Five takeaways from Indiana’s win over Eastern Michigan

  • 11/10/2021 9:27 am in

Mike Woodson recorded his first win as Indiana’s coach on Tuesday as the Hoosiers squeaked past Eastern Michigan, 68-62. Indiana led by as many as 21 in the second half, but couldn’t contain Eastern Michigan’s Noah Farrakhan late.

Ultimately, Indiana was able to lean on its defense to get a few key stops down the stretch and escaped with a six-point victory. Here are five takeaways from the win over the Eagles:

Trayce Jackson-Davis dominates in season debut

Jackson-Davis was the recipient of numerous preseason accolades. On Tuesday, he showed why he’s one of the nation’s best frontcourt players.

The Center Grove product finished with game-highs of 21 points and 14 rebounds in 37 minutes. With Michael Durr unavailable to play and Race Thompson in foul trouble, Jackson-Davis played the entire second half.

He shot an efficient 9-of-14 from the field and even hit a mid-range jump shot. Jackson-Davis also finished a play at the rim with his right hand. Free throw shooting was still an issue as he connected on just 3-of-7 from the stripe, but overall it was a dominant effort from Indiana’s star.

3-point shooting underwhelms

Poor perimeter shooting has been a theme for Indiana basketball in recent seasons. It continued on Tuesday night in the season opener.

Indiana started out hot from the perimeter as Parker Stewart connected on a pair of 3-pointers in the first two minutes of the game.

By the end of the night, the Hoosiers had connected on just four of their 24 attempts from distance. Guard Xavier Johnson admitted postgame that Indiana also shot 4-of-24 on 3s in its last scrimmage at practice on Sunday.

Despite the tough start, Woodson said he still wants his players to have the confidence to take perimeter shots.

“I want them to have confidence in shooting them,” Woodson explained. “But I thought there were about three or four that were just unnecessary. And those are the ones that you gotta milk time on the clock and try to get a better shot.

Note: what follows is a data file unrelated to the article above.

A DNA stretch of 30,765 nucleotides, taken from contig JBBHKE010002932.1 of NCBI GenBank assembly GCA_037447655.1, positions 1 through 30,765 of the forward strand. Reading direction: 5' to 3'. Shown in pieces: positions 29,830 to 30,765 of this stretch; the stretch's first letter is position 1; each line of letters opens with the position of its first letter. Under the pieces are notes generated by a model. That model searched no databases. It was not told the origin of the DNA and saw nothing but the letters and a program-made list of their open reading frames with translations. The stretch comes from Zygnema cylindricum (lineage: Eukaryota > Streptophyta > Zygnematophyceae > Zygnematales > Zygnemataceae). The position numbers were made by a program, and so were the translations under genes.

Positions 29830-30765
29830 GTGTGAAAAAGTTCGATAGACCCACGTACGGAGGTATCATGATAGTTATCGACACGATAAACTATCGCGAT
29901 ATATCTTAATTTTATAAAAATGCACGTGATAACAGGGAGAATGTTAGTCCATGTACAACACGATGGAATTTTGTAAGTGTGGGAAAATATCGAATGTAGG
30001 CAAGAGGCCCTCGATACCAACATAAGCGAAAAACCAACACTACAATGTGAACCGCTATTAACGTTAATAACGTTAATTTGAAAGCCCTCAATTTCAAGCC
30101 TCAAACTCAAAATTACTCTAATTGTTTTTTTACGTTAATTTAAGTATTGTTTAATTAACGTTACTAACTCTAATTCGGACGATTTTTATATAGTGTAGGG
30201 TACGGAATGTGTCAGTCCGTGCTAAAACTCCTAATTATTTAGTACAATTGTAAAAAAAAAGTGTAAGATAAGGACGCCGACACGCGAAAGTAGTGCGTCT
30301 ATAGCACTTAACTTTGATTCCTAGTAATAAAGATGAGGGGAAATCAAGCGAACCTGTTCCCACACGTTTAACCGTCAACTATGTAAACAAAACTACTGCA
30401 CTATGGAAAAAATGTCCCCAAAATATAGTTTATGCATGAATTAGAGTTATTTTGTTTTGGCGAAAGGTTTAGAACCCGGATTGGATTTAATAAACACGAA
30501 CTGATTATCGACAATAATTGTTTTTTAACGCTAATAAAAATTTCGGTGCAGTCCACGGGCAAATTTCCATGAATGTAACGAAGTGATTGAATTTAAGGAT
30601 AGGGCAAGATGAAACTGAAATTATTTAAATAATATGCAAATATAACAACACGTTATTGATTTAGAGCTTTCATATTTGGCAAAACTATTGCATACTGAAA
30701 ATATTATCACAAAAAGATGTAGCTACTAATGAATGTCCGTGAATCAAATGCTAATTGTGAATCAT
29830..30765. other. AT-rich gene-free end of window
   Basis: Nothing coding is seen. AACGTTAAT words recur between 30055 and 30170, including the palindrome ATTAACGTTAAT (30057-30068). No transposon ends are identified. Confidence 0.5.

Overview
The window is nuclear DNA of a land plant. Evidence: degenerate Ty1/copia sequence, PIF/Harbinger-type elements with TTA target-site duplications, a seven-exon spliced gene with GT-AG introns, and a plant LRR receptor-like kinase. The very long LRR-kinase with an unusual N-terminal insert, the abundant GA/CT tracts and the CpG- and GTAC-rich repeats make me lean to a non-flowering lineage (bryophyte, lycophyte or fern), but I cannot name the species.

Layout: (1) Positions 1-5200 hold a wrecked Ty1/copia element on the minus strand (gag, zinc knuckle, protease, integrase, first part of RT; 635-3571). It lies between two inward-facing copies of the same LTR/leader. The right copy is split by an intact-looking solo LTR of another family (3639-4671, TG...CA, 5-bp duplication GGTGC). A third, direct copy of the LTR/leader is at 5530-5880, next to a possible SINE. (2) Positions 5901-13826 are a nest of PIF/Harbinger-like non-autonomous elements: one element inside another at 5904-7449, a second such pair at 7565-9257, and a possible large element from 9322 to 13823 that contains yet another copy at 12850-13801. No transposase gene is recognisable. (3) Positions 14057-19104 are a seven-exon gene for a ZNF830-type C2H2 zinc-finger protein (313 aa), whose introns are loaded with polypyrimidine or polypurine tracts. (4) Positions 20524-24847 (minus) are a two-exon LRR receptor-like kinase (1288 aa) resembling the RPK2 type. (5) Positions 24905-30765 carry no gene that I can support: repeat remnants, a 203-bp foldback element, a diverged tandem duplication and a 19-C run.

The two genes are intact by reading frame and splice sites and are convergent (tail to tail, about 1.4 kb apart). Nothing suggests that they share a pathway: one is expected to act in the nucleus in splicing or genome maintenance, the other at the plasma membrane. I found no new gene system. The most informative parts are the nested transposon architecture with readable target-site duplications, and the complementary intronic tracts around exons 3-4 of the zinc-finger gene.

“And again this team is learning. But it’s my job to make sure they know what the hell they’re doing. And I thought we had a lot of dry moments offensively, and that we’ve got to go back to the drawing board and fix.”

Race Thompson is a difference-maker

Indiana’s energy within the game had ebbs and flows that sometimes coincided with whether Race Thompson was on the floor.

Thompson scored just five points and missed all four of his 3-point attempts, but his hustle and presence defensively was key in the victory.

The 6-foot-8 forward battled foul trouble but grabbed 10 rebounds in just 24 minutes. He also dished out three assists, blocked two shots and had a steal.

Thompson’s layup that came on an assist from Jackson-Davis with 2:14 to play pushed Indiana’s lead back to three and Eastern Michigan would get no closer than two the rest of the game.

Johnson struggles early, but finishes strong

Xavier Johnson’s first impression on the Indiana faithful in Simon Skjodt Assembly Hall was not favorable.

The Pittsburgh transfer committed three turnovers in the first 4:58 of the game and was subbed out at the 14:16 mark for Rob Phinisee.

Johnson, however, later showed why he was coveted when he entered the transfer portal last spring. He finished with 14 points and was aggressive driving to the rim and drawing fouls. He shot 4-of-9 from the field and 5-of-8 from the free throw line in 25 minutes.

“Coach told me stop being so cool with the ball,” Johnson said. “That’s what I did. In the second half, when I went back in, that’s what I did. I just played my game and just went to work.”

Indiana fails to contain Farrakhan in second half

Eastern Michigan guard Noah Farrakhan didn’t score until he connected on a pair of free throws at the 14:49 mark of the second half.

Over the game’s final 5:52, stopping Farrakhan was a major challenge for Indiana.

The New Jersey native scored 16 of his team-high 18 points in that span. He was the primary reason the Eagles cut Indiana’s lead to one with 2:47 to play and to two with 24 seconds to play.

Farrakhan’s late-game explosion came, in part, because Indiana got too comfortable and complacent once it built a 21-point lead early in the second half.

“I thought they pulled the trigger on a few of our switches where we just didn’t contest hard enough,” Woodson said of his team’s second half defense. “Where in the first half, we were contesting everything and we were kind of up in them defensively. And I thought we got soft.

“We were comfortable, put it that way, with the lead. And then it changed drastically.”

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